>Several years ago my friend Luis Lamar, a cinematographer, came back from an expedition with National Geographic photographer Brian Skerry to document an underwater mountain range in New England that very few people knew existed. Lamar spoke of mesmerizing kelp, caves filled with lobster, and schools of fish unlike anything we had seen in the area before. He spoke softly and eloquently, almost reverently, about Cashes. The trip had been sponsored by the Conservation Law Foundation (CLF), which seeks to photograph and protect unique and beautiful places around New England. Fortunately for me more trips were in the works, and they wanted to expand the underwater efforts to include high-resolution 4K video.
>Getting to Cashes Ledge is an adventure unto itself. Diving nearly 100 miles off shore from relatively small boats can be a challenge and not suitable for those with delicate stomachs. Fortunately for our dive team, Priscilla Brooks, CLF's vice president and director of ocean conservation, had chartered the RV Tioga from Woods Hole Oceanographic Institution, and it made a wonderful dive platform. Most important, it cruised at 16 knots, which allowed the team to sneak in dives whenever an appropriate weather window presented itself, which was not very often. South of Newfoundland's Grand Banks and still susceptible to many of the weather patterns that can create very dangerous conditions (remember The Perfect Storm?), we spent many days waiting. Over three years of diving, we made it out on only six of the approximately 30 potential days and were rarely out for more than a single overnight at a time. But in the many hours of sitting at the dock or in a quaint little home in York Harbor, Maine, I met and listened to a passionate coastal biologist who has become the heart and soul of Cashes Ledge: Brown University biology professor Jon Witman, Ph.D.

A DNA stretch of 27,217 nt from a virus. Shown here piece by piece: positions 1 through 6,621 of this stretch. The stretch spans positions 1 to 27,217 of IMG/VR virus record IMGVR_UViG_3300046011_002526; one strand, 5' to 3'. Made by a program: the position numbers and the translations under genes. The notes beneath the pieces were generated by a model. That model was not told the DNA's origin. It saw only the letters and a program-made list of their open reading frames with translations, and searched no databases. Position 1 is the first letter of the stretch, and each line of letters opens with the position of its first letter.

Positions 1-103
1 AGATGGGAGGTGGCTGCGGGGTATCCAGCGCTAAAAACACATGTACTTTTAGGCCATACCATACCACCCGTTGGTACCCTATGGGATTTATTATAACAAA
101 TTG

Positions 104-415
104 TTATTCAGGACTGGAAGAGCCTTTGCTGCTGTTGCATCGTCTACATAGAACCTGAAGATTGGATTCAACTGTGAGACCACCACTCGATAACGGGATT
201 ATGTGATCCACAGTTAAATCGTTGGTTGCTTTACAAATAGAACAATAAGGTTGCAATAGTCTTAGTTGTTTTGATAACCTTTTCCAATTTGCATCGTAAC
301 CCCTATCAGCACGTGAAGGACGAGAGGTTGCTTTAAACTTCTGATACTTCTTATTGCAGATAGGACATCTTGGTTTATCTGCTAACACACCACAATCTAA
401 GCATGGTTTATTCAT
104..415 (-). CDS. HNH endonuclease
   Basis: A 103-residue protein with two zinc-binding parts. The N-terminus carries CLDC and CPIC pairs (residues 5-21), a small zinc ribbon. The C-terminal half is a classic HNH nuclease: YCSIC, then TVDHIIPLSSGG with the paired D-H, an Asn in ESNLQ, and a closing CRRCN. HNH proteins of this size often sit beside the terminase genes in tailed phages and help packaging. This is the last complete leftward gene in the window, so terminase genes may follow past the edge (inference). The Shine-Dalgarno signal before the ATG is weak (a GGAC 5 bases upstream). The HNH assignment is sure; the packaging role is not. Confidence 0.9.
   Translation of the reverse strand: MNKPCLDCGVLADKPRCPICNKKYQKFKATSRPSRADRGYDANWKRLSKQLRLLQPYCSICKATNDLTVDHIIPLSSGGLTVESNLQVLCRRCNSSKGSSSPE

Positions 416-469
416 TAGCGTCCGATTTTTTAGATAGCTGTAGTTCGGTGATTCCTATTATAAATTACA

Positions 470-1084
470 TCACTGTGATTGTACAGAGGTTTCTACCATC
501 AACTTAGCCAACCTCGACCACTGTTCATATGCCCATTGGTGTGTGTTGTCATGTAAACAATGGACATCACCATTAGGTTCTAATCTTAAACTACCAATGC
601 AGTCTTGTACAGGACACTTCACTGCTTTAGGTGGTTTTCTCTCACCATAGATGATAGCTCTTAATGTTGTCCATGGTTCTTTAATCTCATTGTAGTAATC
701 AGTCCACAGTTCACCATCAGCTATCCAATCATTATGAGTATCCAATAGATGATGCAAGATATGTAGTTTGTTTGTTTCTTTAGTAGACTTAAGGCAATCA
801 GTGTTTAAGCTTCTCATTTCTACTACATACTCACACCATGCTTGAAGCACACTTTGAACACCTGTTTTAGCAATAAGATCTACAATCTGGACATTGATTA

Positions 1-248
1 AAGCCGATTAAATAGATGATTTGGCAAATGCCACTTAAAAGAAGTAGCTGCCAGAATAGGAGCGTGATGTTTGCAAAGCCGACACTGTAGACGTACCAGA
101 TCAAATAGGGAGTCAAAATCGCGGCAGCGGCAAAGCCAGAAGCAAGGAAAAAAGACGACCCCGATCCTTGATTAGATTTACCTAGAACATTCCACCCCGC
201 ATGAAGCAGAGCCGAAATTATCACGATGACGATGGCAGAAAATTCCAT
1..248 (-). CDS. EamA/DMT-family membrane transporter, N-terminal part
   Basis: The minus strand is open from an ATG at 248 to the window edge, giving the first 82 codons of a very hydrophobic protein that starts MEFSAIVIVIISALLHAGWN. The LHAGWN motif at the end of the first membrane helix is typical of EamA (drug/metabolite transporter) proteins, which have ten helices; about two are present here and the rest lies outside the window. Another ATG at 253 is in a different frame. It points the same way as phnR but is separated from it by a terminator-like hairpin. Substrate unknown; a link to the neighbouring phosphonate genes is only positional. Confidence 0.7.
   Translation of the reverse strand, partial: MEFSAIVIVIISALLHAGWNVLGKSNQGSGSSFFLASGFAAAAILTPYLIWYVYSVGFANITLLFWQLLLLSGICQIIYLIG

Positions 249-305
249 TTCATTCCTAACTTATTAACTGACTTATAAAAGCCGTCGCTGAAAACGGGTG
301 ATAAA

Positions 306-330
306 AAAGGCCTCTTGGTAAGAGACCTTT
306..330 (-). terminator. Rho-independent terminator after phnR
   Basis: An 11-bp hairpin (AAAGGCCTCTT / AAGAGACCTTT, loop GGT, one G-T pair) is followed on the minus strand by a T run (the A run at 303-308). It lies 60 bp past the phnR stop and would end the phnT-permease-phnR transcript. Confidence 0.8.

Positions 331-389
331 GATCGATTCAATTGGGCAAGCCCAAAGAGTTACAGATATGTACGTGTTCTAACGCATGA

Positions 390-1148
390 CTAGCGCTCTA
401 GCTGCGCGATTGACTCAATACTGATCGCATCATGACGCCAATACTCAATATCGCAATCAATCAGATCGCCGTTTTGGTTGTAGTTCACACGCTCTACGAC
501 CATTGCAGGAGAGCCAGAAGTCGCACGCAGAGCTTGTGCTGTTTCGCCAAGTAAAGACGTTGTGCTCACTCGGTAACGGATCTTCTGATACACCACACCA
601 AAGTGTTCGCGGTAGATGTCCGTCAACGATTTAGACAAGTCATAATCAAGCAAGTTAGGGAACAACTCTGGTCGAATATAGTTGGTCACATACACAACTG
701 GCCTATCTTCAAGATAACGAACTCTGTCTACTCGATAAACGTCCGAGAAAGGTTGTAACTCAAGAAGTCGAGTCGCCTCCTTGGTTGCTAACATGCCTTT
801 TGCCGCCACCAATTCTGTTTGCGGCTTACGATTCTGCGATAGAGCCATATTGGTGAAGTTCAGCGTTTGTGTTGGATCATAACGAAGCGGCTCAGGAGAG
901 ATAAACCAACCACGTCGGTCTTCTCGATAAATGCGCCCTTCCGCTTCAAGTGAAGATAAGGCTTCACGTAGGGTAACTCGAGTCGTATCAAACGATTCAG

>Compared with other coastal regions in the 1980s, Cashes Ledge was an outlier, in a good way, and word soon got out. By the late 1990s destructive fishing practices had devastated the area, and fish populations were collapsing. Laudably, the New England Fishery Management Council (NEFMC) imposed a ban on the most detrimental practices — bottom trawling and dredging — though it left the area open to others such as midwater trawling. With the ban in place, the populations have slowly started to rebound.
>Hearing Witman tell stories about Cashes Ledge in the '80s — when schools of cod, pollock, cunner and other fish could be seen with myriad sharks, whales and other pelagics among the kelp — was both poetic and disheartening. He had the privilege of studying Cashes in its modern heyday, and he helplessly watched its subsequent destruction to the brink of collapse. Now he is documenting and quantifying its recovery with the help of CLF. The recovery, however, is not guaranteed; the ledge could be opened to all fishing and other exploitative activities at any time. CLF's mission was clear: They wanted to showcase the underwater world through imagery to reveal the magic of the ledge today and its potential for tomorrow.